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VE Day 75: How the Isle of Dogs celebrated Victory in Europe in 1945

PUBLISHED: 10:30 08 May 2020

Pam Cole said of this picture:

Pam Cole said of this picture: "I cannot remember exactly when my street party was, I guess it took place not long after the declaration - possibly in the summer. However, the memory plays tricks and looking at the photo, what I thought was a summer’s day looks chilly. The women are wearing coats, so it could have been a chilly summer’s day or early autumn. I am in the photo with my younger sister. She was about six years old and I probably 13." Picture: Pam Cole

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It has been 75 years since the war in Europe ended. Memories fade, but photos from the period help trigger special memories for those who celebrated in 1945 as Debbie Levett, secretary of Friends of Island History Trust, explains.

Neighbours outside No. 43 Tooke Street, Isle of Dogs, for the peace celebrations in 1945 Jasmine Taylor (in pram), Anthony Taylor, Charlie Cox, Alice Cox, Mrs Anne Bevan, Priscilla Paul. Picture: Anne TaylorNeighbours outside No. 43 Tooke Street, Isle of Dogs, for the peace celebrations in 1945 Jasmine Taylor (in pram), Anthony Taylor, Charlie Cox, Alice Cox, Mrs Anne Bevan, Priscilla Paul. Picture: Anne Taylor

The Second World War left the Isle of Dogs devastated by bombing because of its close proximity to the docks and industry.

This resulted in the population at 21,000 in 1939 dropping down to 9,000 by 1945.

On May 8, 1945, people took to the streets on hearing that the war in Europe was over.

Many parties took place later in the summer after Victory in Japan Day on August 15.

VE Day 1945. Taken outside a house in the old Glengall Road now No. 9 Tiller Road. Named includes: Betty and Dolly Lowery, Milly and Mrs Lovell, Muriel Lovell and Nellie. Picture: Mr J. LovellVE Day 1945. Taken outside a house in the old Glengall Road now No. 9 Tiller Road. Named includes: Betty and Dolly Lowery, Milly and Mrs Lovell, Muriel Lovell and Nellie. Picture: Mr J. Lovell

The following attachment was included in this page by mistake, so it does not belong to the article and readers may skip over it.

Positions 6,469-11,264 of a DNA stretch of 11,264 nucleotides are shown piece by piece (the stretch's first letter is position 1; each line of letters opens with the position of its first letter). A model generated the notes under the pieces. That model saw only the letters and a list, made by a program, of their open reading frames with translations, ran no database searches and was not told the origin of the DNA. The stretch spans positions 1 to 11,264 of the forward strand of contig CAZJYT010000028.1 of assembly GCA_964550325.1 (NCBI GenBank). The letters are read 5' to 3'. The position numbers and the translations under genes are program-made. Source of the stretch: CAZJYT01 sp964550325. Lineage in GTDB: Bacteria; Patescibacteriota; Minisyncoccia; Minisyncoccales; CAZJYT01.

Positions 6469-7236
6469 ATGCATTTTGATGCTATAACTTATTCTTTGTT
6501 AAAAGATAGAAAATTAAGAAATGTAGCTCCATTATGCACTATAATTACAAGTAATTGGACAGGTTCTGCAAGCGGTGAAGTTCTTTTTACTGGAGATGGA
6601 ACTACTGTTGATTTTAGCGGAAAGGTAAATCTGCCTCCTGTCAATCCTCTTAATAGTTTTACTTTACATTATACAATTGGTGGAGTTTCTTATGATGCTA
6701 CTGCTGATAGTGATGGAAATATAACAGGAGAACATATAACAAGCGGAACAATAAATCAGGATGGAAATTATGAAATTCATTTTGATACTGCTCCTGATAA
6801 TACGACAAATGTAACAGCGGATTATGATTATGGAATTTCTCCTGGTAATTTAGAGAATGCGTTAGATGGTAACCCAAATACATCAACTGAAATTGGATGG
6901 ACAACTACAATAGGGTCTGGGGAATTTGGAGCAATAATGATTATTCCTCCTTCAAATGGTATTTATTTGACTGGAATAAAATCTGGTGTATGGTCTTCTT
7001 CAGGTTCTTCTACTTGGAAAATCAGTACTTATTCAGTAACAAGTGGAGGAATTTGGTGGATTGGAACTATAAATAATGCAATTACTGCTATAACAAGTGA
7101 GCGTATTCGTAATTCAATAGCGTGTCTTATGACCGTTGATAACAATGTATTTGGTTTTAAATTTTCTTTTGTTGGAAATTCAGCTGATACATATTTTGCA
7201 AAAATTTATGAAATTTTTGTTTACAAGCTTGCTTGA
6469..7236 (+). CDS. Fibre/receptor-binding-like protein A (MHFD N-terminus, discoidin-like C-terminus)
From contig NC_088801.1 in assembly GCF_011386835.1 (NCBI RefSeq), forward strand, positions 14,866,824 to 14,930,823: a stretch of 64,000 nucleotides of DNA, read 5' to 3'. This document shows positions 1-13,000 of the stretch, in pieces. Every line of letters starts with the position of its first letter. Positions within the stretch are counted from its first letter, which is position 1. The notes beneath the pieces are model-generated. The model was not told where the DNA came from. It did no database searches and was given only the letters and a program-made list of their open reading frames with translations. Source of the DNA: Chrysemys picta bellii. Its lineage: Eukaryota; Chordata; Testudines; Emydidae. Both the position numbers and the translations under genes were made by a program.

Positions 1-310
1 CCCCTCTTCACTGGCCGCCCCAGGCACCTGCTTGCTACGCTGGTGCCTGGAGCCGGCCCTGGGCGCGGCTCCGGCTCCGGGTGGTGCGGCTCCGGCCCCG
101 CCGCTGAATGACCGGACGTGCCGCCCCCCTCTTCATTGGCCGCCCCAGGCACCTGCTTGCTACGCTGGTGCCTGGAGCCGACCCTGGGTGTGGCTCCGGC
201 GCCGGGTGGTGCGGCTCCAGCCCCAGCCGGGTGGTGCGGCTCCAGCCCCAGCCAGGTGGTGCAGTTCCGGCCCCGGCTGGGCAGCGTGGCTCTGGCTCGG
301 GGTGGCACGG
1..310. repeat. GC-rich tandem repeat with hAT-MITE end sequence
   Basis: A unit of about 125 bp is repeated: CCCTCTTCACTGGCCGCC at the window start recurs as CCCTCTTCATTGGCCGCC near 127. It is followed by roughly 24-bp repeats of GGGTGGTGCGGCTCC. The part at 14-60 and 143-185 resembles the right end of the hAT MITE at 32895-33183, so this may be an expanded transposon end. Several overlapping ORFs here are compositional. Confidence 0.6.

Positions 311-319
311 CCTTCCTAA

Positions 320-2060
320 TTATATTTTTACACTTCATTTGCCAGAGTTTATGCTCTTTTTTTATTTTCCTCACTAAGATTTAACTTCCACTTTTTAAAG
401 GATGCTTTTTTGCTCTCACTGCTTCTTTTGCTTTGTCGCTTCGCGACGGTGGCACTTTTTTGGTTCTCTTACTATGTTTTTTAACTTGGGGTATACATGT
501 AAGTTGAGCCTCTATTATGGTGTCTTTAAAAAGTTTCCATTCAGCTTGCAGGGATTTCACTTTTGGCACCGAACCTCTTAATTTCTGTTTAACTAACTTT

On VE Day, many people were still absent as children had been evacuated in large numbers and men and women were still serving in the forces.

Since the 1980s many of those leaving the Island during and after the war have returned in search of their family history.

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Some brought along or sent photographs, taking part in recorded interviews.

Children from the Crewe Street area of Westferry Road in the hall of St. Paul's Presbyterian Church for a VE or VJ Day Party in 1945/46. Picture: Alice SimeChildren from the Crewe Street area of Westferry Road in the hall of St. Paul's Presbyterian Church for a VE or VJ Day Party in 1945/46. Picture: Alice Sime

These formed the basis of the Island History Trust Collection, now held at Tower Hamlets Local History Library and Archive.

Pam Cole, an Island History Trust volunteer, recalled: “I was almost 13 in the photo I have of the street party celebrating the end of the European war.

“Listening on what then was called the wireless [there was] lots of running reportage of what was happening outside Buck House and seeing it at the cinema on Pathe News. It was a relief, but I was unsure what life was going to be like. I was aware the Japanese war was continuing.

“I cannot remember when my street party was, I guess it took place not long after the declaration, possibly in the summer.

A photo taken circa 1960 showing boys playing cricket in Atworth Street, with Strattondale Street in the background. This area was seriously damaged during the Second World War, as is evident from the prefabs in the photo. The bunker-like building with blast wall on the right served as a First Aid Post and ARP shelter during the war. Picture: George WarrenA photo taken circa 1960 showing boys playing cricket in Atworth Street, with Strattondale Street in the background. This area was seriously damaged during the Second World War, as is evident from the prefabs in the photo. The bunker-like building with blast wall on the right served as a First Aid Post and ARP shelter during the war. Picture: George Warren

“However, the memory plays tricks and, looking at the photo, what I thought was a summer’s day looks chilly. The women are wearing coats.”

George Pye remembered a lot of noise and more food than families were used to.

He said: “By noise I mean laughter, as it had been quite subdued until then. The neighbours and the church possibly donated food and I remember a puppet show. I’m not sure when the party took place but it would have been held in Mellish Street. The bombed out buildings and debris became our playgrounds and a place to get away from adults.”

For more, visit islandhistory.co.uk or email foiht2014@gmail.com. Write to Friends of Island History Trust, St John’s Community Centre, The History Room, 37-43 Glengall Grove, London, E14 3NE.


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